My Plan:
I was going to race. Showing up and picking up my bib meant I would be racing, not just running. Even with low expectations of how things would turn out... I would start the marathon with the intention of going all out, crashing and burning was expected. 
The day before the marathon, I woke up pretty calm. I was at my parents and we had been doing fun holiday activities along with plenty of eating and drinking. There was no stress. I went for a 6 mile run and it felt pretty good, but by the end of the run I was sweaty and getting pretty warm. It was 9am which would (hopefully) be towards the final stretch of the marathon as it started at 6:30am. The nerves set in a little... but having no real expectations, I shrugged it off. 

Pre Race:
We traveled south to Cape Canaveral for the packet pick up. I had run this race twice in the past. It was my first ever marathon which I completed in 4:00:28 seconds. I remember my only goal for that first marathon was to beat 4 hours. At that time I also though marathons where ridiculous (why would anyone run 26miles?!) and signed up just to check it off the list as a life accomplishment. It was supposed to be my one and only marathon. Ever. Do you see a pattern? ;) Not making my goal for that first race was likely the best thing that could have happened. It made me keep trying. My second attempt at this race was in 2010 with a 3:14 finish, a PR at the time. Why did I run this race twice? Well I used to live in the area! I spend years running on those riverside and beachside roads. I haven't been back to the area in 4 years and felt anxious and nervous about returning to the area. At packet pickup I tried to duck in and out unnoticed. I didn't want to be overwhelmed by seeing old friends and familiar faces.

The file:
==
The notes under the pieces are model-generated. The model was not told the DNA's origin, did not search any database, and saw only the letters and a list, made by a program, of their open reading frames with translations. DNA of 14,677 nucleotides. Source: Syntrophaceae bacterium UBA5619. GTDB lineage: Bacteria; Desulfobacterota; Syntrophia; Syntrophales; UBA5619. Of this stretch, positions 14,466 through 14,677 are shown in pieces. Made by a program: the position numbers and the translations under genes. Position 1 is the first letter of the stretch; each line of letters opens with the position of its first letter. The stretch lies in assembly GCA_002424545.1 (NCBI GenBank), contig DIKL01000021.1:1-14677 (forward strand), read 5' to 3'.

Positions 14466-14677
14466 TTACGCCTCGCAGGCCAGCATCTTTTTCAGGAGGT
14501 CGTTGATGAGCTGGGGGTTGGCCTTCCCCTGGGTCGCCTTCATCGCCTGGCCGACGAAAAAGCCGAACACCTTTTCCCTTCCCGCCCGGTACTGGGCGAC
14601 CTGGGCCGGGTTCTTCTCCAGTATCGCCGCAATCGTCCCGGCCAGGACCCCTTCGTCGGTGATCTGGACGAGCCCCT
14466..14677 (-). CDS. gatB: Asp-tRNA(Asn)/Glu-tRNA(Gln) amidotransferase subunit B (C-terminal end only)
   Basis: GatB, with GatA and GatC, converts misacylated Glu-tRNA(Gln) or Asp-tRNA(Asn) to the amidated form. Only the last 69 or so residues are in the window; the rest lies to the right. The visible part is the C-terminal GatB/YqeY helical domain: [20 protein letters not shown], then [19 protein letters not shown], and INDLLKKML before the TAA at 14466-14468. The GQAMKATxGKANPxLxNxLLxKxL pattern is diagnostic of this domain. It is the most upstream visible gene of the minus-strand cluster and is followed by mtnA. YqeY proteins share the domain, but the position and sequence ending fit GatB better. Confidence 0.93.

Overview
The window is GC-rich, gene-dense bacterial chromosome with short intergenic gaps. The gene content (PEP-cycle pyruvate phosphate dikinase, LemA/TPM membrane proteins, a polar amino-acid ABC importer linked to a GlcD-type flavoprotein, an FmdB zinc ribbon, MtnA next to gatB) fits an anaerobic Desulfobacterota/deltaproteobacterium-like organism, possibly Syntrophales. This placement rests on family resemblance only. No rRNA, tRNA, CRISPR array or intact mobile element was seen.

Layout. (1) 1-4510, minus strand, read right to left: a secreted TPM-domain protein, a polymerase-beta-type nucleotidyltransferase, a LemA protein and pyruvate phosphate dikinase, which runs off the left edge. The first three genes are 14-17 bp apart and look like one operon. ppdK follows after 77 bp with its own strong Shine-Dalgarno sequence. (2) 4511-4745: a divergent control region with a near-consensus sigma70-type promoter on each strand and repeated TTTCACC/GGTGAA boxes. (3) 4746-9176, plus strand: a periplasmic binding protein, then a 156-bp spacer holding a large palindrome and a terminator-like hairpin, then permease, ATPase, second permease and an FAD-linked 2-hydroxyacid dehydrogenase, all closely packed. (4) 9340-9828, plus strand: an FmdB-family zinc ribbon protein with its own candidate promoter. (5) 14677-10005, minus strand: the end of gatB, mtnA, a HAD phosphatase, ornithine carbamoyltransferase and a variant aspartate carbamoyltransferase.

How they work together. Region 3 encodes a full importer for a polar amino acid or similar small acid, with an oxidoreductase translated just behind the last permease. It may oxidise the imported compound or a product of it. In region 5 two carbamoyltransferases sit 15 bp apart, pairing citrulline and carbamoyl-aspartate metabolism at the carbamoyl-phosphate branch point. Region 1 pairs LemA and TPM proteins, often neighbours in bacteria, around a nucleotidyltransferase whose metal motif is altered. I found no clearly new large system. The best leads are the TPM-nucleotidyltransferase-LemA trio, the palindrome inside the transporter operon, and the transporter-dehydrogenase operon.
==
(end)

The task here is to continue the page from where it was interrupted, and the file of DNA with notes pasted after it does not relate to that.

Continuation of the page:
We returned to the hotel and spent some time at the pool (water slide!!!) and relaxing before ordering some takeout. Something I was really looking forward to was a meal from Thai Thai's. The place is just so good. I ordered a big Thai noodle dish and focused on drinking lots of water. I will admit... I did not pay as much attention to nutrition before this race. It was a holiday trip and I didn't want strict eating to get in the way. I indulged in the days leading up to the race. The day before, I ate more vegetables and protein than I normally would have.